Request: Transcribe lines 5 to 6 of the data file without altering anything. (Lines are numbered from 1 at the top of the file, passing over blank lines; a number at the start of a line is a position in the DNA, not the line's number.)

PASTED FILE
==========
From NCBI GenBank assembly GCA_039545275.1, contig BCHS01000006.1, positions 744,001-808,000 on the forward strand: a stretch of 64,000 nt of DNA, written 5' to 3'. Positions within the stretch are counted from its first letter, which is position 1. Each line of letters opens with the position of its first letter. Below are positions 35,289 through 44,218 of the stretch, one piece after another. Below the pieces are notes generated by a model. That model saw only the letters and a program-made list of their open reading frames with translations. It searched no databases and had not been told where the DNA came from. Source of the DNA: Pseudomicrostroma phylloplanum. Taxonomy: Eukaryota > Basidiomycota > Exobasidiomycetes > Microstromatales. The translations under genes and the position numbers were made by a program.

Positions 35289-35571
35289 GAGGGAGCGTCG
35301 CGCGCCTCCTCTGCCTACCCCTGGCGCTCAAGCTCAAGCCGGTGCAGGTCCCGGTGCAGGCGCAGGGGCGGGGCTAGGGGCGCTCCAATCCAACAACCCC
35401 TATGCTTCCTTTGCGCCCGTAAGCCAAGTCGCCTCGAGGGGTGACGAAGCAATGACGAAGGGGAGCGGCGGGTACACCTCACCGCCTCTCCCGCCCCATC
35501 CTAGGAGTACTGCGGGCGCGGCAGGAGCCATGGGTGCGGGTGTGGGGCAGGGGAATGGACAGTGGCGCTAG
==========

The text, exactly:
35401 TATGCTTCCTTTGCGCCCGTAAGCCAAGTCGCCTCGAGGGGTGACGAAGCAATGACGAAGGGGAGCGGCGGGTACACCTCACCGCCTCTCCCGCCCCATC
35501 CTAGGAGTACTGCGGGCGCGGCAGGAGCCATGGGTGCGGGTGTGGGGCAGGGGAATGGACAGTGGCGCTAG